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Summary:

Comcast sure is bearing the brunt of the anger being levied against broadband providers these days. Earlier this year it was hauled before the FCC over allegations that it was blocking peer-to-peer traffic. During the subsequent hearing the FCC made clear that it, too, was unimpressed […]

Comcast sure is bearing the brunt of the anger being levied against broadband providers these days. Earlier this year it was hauled before the FCC over allegations that it was blocking peer-to-peer traffic. During the subsequent hearing the FCC made clear that it, too, was unimpressed with Comcast’s so-called network management efforts because it felt that customers were not adequately informed about them. Further, as the agency acknowledged, “managing” P2P traffic could result in competitive video content being blocked. However, unlike other ISPs, who have admitted to blocking P2P, Comcast denies it.

And still does. I chatted with Comcast CTO Tony Werner on Friday and got a copy of the company’s most recent FCC filing, submitted yesterday, and in both cases Comcast maintains that it does not intentionally block P2P traffic and that 90 percent of P2P upload traffic isn’t managed at all. And by the end of this year, as Om has detailed, Comcast plans to shift the way it manages its network to slow down those using unreasonable amounts of bandwidth.

While the traffic management issue appears to be what’s drawing the ire of the FCC (and a meeting to decide on an enforcement order on Aug. 1), FreePress has also knocked the cable provider for upgrading modems rather than the cable company’s core network. Werner begged to differ, saying modem upgrades were for speed and that Comcast upgrades its network for capacity on a regular basis. As he explained it, once an area node that serves a group of customers reaches a roughly 70 percent saturation point (measured by traffic at the node staying at about 70 percent of the capacity for one hour a day for five consecutive days), that node is split to make the service area smaller. Werner estimates Comcast splits about 10 percent of its nodes each year as part of regular network upgrades.

Comcast is changing the settings on some of its modems to offer services such as its PowerBoost product, designed to offer bursts of speed at the beginning of the download. This will boost load times of web sites and sending emails, which requires delivering a concentrated group of bit and bytes, but will do little for streaming video, voice calls or other services that require a continual stream of data. Splitting nodes, and upgrades to the underlying cable, increase capacity while products such as PowerBoost handle speed increases.

Comcast is making a concerted effort to refute the P2P blocking allegations and detail its network management practices. Perhaps when it reports its latest quarterly results on July 30, we’ll see if this attention is a result of increased churn or declining subscriber numbers (although last quarter that certainly wasn’t the case).

  1. Traffic will consider you customers under allegations. Modem upgrades used to encrypt/decrypt is a very long number and capacity prescribed is 64-bit. Whatever the settings, it might come as soon as speed from now.

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  2. [...] yes, Kevin, go ahead and call Comcast out for practices it has probably already stopped using, and won’t ever use again. And then don’t say anything about metered services, or paying for QoS or traffic [...]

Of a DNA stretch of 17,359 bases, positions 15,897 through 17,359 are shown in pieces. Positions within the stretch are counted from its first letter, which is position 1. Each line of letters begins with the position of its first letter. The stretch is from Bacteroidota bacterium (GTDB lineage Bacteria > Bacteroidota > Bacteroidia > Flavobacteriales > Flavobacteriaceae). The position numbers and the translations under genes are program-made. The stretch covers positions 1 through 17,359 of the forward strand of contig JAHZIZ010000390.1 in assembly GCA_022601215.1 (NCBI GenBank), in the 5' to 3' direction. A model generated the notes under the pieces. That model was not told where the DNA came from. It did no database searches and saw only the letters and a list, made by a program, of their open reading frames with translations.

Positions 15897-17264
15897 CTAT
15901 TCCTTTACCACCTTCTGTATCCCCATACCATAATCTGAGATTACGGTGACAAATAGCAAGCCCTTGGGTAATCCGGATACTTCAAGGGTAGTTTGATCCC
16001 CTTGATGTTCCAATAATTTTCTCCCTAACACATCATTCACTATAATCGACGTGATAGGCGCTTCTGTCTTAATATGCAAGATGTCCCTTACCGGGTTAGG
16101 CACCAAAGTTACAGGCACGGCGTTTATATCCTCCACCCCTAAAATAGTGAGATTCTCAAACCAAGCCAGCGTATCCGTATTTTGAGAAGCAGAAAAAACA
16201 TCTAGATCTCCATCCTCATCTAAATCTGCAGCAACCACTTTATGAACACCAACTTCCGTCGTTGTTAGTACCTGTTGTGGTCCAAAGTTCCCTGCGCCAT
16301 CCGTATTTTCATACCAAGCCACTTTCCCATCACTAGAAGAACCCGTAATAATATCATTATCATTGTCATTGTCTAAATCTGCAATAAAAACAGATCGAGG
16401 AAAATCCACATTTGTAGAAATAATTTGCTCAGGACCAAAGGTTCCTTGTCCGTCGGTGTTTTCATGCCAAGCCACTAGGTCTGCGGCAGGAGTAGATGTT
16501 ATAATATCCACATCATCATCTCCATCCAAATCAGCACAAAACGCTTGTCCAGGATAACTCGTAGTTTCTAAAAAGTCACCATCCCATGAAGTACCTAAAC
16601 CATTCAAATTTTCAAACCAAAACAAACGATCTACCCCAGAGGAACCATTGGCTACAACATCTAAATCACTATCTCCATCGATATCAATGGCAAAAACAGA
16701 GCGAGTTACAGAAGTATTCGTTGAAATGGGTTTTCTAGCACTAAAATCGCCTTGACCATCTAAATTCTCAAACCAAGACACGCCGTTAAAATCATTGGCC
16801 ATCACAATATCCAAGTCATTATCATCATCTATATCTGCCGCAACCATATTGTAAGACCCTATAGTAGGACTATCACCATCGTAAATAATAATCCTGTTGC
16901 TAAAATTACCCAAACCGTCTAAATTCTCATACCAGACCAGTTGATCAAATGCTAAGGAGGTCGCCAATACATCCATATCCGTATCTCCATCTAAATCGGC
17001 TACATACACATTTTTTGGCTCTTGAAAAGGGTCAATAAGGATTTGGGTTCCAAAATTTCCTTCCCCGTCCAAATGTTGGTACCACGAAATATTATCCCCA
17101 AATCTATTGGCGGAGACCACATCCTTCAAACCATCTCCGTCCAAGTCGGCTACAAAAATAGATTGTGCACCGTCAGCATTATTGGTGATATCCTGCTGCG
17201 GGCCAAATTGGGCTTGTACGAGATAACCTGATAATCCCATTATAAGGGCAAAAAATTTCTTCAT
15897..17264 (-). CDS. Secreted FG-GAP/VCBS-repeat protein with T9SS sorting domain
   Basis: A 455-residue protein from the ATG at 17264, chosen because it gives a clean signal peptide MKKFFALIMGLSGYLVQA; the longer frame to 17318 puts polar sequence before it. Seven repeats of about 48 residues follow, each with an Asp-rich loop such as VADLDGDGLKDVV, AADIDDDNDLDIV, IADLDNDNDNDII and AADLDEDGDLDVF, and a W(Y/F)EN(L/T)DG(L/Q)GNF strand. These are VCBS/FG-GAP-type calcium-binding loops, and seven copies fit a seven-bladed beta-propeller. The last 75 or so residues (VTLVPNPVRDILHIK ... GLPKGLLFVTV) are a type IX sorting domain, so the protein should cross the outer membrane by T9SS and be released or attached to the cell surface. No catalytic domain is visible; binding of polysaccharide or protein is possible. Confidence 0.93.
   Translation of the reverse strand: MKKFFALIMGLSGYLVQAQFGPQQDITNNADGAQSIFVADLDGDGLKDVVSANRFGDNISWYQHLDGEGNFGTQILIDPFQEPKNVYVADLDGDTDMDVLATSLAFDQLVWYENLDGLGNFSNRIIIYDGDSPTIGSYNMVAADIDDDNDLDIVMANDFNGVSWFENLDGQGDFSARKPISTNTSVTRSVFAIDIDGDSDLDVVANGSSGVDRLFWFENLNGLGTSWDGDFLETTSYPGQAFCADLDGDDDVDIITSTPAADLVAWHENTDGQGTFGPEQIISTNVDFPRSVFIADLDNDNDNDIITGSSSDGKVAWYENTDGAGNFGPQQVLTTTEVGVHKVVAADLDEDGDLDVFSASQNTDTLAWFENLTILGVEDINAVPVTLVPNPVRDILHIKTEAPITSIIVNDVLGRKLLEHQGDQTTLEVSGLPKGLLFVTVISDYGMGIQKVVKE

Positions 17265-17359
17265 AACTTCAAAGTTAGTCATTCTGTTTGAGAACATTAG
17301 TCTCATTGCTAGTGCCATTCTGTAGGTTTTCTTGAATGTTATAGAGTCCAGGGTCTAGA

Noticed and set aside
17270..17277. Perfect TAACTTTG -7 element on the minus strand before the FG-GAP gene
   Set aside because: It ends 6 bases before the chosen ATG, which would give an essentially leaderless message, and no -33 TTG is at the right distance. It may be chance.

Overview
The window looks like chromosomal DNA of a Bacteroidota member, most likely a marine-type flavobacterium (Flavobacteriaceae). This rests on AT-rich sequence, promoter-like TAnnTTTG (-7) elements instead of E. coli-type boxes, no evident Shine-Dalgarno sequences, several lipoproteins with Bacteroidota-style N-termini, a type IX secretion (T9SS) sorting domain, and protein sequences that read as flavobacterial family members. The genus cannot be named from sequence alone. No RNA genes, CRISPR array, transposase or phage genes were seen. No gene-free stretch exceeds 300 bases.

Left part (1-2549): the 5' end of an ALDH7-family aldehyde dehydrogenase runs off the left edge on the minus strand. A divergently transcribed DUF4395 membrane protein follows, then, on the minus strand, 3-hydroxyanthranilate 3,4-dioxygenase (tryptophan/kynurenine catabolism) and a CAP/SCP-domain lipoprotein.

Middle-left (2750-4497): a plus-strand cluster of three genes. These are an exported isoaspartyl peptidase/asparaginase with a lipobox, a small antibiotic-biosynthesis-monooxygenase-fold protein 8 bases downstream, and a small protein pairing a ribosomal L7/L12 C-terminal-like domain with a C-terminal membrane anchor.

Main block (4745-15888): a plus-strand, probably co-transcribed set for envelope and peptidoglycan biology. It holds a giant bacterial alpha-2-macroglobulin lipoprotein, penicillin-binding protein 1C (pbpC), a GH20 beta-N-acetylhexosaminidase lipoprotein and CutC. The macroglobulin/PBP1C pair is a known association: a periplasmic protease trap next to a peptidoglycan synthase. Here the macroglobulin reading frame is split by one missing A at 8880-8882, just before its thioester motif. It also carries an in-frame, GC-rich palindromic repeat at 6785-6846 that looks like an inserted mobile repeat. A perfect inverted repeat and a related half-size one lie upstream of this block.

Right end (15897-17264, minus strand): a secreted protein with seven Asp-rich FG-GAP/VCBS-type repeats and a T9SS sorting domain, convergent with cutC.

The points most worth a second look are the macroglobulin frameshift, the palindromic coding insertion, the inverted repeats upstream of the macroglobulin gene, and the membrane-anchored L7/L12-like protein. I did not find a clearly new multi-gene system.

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  3. [...] appears that messing with P2P traffic, the likely enforcement order from the FCC and worries over tiered broadband have done little to [...]

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  4. [...] with its wrist-slap of Comcast today, voting 3-2 in favor of calling Comcast naughty for its BitTorrent-throttling efforts. Here’s the official release from the FCC, which basically tells Comcast to stop using the [...]

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  5. [...] thinks that 250 GB is a lot of bandwidth, then why impose a cap at all? After all, their CTO claimed in an interview with Stacey that an average consumer takes up about 2 GB of data transfer every month. I think they are being [...]

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  6. [...] August 20, 2008, in the Court of Appeals for the D.C. Circuit. This appeal is the latest chapter in ongoing traffic management saga that began with shocking revelations that Comcast was slowing down P2P traffic. In a statement, [...]

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  7. Hi! I was surfing and found your blog post… nice! I love your blog. :) Cheers! Sandra. R.

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  8. [...] There are two problems with this plan, beyond the main issue that it is consumption-based and a threat to innovation. First, instead of throttling back speeds when the network is actually congested as Comcast does, it assumes congestion all the time. If that’s the case, then a network upgrade or at least a few node splits may be in order. [...]

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  9. [...] 2008: Another net neutrality bill introduced in Congress. The FCC found Comcast was blocking P2P files on its network as part of its network management practice. The FCC under Chairman Kevin Martin censured Comcast for blocking such files and ordered it to implement and file a new and non discriminatory network management plan. [...]

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